“…For the spiritual knowledge that we are seeking, perceptual and inferential knowledge are both useless. At the best they are secondary or supportive but do not give direct knowledge because the subject ‘I’ cannot be objectified. If it can be objectified then it is no longer a subject. Hence the only means of knowledge to know about the self is shabda pramANa (words of dependable reporters), which in this case is veda pramANa or shAstra pramANa. ...Therefore what is pramANa has to be clear – it is the means of knowledge and Vedanta provides that means of knowledge about the Absolute…”

These two seem to be contradictory but I think I have misunderstood something. Can you clarify what exactly is shabda pramANa required for? Why is it necessary to know who I am when there is no distance between the two? If it is required to clean up the mind, then why can’t other methods be useful to clean up the mind? Why is the Vedanta the only means to do so?

This leads me to a second question. Does that mean that Bhakti Yoga and other forms of Yoga are NOT alternate paths to the state of j~nAna but preparatory stages? I read somewhere that Karma Yoga is required more for the four qualifications of sAdhanA chatuShTaya sampatti rather than an alternate path.

And what about other ‘ism’s’ such as Buddhism, Zen, Tao etc? Are these considered to be in keeping with Vedanta or not? Are they valid means to recognize the true Self?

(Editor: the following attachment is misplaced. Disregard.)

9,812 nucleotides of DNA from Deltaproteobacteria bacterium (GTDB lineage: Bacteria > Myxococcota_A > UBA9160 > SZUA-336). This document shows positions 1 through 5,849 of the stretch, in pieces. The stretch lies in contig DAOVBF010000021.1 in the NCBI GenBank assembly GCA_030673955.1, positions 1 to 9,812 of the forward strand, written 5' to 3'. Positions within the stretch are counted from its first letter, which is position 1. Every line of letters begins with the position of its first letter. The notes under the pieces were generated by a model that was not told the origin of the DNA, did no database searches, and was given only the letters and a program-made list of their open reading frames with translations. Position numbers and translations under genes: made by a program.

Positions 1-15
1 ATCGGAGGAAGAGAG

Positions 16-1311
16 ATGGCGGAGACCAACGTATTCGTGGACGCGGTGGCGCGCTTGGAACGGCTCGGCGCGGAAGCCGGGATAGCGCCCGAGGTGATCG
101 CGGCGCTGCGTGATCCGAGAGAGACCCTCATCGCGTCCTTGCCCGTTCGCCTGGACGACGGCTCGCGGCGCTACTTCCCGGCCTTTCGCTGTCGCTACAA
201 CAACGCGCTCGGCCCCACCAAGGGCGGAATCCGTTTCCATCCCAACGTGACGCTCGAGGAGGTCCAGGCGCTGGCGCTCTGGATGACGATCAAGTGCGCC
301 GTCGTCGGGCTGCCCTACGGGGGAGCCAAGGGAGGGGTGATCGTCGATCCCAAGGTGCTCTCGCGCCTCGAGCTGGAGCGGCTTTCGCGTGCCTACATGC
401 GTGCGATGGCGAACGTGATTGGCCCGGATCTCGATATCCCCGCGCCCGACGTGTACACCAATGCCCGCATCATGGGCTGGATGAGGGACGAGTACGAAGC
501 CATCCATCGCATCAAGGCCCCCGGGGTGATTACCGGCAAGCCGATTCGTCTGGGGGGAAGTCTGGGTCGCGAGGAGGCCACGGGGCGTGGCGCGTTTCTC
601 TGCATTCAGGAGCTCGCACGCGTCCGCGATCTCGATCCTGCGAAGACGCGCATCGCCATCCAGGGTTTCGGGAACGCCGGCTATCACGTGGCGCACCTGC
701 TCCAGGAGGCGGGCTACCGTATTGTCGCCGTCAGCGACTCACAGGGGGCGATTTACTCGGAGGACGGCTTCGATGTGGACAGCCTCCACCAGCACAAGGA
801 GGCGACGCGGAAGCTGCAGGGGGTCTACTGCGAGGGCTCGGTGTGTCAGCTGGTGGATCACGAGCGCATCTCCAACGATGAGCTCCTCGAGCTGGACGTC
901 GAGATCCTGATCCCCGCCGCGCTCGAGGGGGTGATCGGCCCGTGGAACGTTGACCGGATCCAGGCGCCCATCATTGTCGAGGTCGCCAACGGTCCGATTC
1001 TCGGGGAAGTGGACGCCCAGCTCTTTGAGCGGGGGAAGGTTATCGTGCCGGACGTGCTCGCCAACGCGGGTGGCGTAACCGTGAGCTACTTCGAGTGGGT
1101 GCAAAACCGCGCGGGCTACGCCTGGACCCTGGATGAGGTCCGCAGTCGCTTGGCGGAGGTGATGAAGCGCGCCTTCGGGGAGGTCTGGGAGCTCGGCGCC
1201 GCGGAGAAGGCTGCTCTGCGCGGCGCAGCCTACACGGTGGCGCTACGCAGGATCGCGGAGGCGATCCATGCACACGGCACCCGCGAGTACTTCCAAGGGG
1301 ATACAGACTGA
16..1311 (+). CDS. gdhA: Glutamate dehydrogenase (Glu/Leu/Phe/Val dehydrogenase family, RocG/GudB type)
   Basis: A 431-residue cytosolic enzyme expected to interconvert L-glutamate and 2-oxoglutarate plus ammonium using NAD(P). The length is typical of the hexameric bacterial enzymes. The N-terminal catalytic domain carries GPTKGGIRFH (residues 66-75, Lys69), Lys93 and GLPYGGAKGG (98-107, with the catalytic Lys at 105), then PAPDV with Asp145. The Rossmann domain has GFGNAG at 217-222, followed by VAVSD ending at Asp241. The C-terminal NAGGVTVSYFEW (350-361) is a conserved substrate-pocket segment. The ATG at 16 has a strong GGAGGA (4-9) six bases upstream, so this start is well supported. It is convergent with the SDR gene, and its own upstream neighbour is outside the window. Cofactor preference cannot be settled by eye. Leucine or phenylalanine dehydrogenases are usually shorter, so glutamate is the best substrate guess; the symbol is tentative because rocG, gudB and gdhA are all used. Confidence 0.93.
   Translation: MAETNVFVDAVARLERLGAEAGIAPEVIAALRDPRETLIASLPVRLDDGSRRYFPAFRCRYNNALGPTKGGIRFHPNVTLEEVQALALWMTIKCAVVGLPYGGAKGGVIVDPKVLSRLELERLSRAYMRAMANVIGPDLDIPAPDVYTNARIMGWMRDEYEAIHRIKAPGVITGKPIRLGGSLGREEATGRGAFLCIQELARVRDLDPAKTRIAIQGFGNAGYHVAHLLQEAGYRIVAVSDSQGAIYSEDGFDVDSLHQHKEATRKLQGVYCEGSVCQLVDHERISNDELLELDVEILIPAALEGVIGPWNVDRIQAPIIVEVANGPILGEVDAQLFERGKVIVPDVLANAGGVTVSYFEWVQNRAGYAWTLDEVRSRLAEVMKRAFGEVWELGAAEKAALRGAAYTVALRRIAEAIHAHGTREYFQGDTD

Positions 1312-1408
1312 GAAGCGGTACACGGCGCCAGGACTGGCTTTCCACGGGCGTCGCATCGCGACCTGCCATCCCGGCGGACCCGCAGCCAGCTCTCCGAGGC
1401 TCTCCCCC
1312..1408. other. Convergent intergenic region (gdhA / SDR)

A: I do not need anyone or anything to tell me that I exist. But I do not initially (think that) I know anything about brahman. brahman is not and cannot be an object of knowledge. Therefore, I am never going to discover brahman by looking for it. The scriptures provide pointers and metaphors etc. to explain to us what brahman is and then they reveal a) that ‘I am brahman’ and b) that ‘everything is brahman’. There is no other source for this knowledge.

It is possible that you are confusing knowledge with experience. It is certainly true that no means of knowledge is required for me to experience brahman – this happens every night in deep sleep – but I am ignorant of it. It is because of this ignorance that self-knowledge is the only solution. Worship (bhakti), right action (karma), meditation etc. cannot themselves bring about self-realization. You should also be careful not to confuse relative and absolute – it is the mind that is seeking to understand all of this at the relative level, despite the fact that I am (already) brahman.

I assume that Zen, Taoism etc, also have valid methods but I’m afraid I do not know anything about these.

Hope this has answered your question. If not, you can rephrase the question or I am happy to refer it to Dr. Sadananda if you like.

Q: Thanks Dennis. I think it has. I suppose the pramANa is necessary for the mind to know ABOUT the natural state and be convinced of it, totally. Is that so? And once the mind is pure enough and the conviction is total, I will just ‘recognize’ it?

A: That’s right, yes. Read the explanation of bhAga-tyAga-lakShaNa to see how gaining this knowledge operates.

If you want to ask a question, and do not object to its being included in this section, please email me.

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Page last updated: 10-Jul-2012